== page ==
# Poolside Optics

I was on a mini-vacation this past weekend, escaping the DC heat by going to a place that was only slightly less miserable (~95ºF instead of 100ºF) but I did have the benefit of a pool in which to do a little physics demonstration.

That’s me (I’m the one in the “Make it look like an accident”/Humpty was pushed t-shirt) waterboarding my camera. I set my GOPRO (in its waterproof case) to the time-lapse setting rather than the timer so it would take the pictures automatically as I immersed and panned it, and I wouldn’t have to keep disturbing the water’s surface to reset anything.

What you are seeing here is an effect called Snell’s Circle or Snell’s Window: the light from outside the pool refracts as it enters, and this bending means that the entire view of the outside is compressed into a cone.

Snell’s law tells us that

$$n_1sintheta_1 = n_2sintheta_2$$

Water has an index of refraction of 4/3, so light with a grazing incidence to the water (n=1 for air, and sin(90º)=1) will be bent to about 38.5º — arcsin(3/4) — with respect to the normal (perpendicular to the surface) so it acts as a wide-angle lens with a 97º angle into the camera. Outside of that circle what you are seeing is light from inside the pool undergoing total internal reflection — the camera is immersed only about 10 cm or so, and the blue you are seeing is from the sides and bottom of the pool.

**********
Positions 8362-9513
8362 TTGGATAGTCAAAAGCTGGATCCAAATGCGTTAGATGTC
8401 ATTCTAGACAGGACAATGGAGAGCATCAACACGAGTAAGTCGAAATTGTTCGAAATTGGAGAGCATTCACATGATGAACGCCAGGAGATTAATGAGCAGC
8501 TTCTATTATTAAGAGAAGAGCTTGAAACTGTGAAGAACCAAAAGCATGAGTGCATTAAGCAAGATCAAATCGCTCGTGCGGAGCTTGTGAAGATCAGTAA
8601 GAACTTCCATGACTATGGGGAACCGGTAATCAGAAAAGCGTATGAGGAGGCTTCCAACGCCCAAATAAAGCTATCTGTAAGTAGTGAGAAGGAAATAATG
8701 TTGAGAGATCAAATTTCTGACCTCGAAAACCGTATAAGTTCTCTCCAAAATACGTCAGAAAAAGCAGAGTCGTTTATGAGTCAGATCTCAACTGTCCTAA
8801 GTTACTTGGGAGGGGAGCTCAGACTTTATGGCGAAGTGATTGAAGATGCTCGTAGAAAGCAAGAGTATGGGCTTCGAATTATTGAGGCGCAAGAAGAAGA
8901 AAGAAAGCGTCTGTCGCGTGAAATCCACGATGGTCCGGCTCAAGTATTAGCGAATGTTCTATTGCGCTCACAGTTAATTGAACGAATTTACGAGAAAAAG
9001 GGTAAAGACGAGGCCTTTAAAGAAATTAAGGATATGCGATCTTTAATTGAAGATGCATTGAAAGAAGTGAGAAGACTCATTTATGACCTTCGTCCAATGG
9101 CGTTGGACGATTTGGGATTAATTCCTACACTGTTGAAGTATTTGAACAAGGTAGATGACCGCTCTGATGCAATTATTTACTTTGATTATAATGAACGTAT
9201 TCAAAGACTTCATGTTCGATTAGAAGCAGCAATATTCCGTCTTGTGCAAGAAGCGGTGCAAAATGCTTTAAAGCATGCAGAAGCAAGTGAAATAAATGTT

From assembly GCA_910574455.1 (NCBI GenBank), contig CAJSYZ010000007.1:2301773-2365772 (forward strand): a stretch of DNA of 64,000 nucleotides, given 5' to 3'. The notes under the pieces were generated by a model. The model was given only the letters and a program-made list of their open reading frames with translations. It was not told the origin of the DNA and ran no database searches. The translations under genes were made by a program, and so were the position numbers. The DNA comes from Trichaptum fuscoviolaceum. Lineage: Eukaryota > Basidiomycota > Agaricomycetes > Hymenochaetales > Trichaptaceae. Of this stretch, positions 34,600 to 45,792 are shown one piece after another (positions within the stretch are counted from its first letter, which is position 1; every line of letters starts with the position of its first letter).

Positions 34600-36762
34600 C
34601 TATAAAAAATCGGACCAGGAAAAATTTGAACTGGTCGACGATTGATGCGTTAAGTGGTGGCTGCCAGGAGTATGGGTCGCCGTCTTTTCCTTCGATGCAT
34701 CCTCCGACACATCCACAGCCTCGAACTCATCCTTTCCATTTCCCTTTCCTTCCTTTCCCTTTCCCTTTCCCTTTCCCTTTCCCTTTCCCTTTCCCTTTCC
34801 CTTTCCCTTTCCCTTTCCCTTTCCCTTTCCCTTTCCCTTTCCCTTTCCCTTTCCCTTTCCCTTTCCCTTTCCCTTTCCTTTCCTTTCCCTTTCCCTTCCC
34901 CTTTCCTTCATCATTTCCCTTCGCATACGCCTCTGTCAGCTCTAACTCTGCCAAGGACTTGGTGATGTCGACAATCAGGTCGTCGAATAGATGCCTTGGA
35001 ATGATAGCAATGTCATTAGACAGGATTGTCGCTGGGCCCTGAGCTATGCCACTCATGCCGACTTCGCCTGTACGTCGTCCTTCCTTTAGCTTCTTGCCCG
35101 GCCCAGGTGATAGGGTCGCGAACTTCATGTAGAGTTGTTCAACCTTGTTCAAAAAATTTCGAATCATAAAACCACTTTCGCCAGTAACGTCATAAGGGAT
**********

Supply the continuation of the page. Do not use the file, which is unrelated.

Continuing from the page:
## 7 thoughts on “Poolside Optics”

1. Nice shots! And certainly some of the most physics-y self portraiture I’ve ever seen.

I’ve tried to observe the same thing “in person” by looking up from the bottom of a pool, but the water has always been too choppy to see it so clearly.

2. It took me a second to figure out the picture (because I didn’t read the post first). I thought it was some sort of spherical mirror – but I couldn’t spot the camera.

Now I realize what it was, really great picture. So, it was an indoor pool?

3. Yes, an indoor pool. The black is the ceiling, the yellow is a railing that goes around the facility, in front of the windows of the adjacent rooms (game room, workout room and dining/meeting rooms)

4. Nice. I never thought before that a flat surface should give such crazy distortion in an image.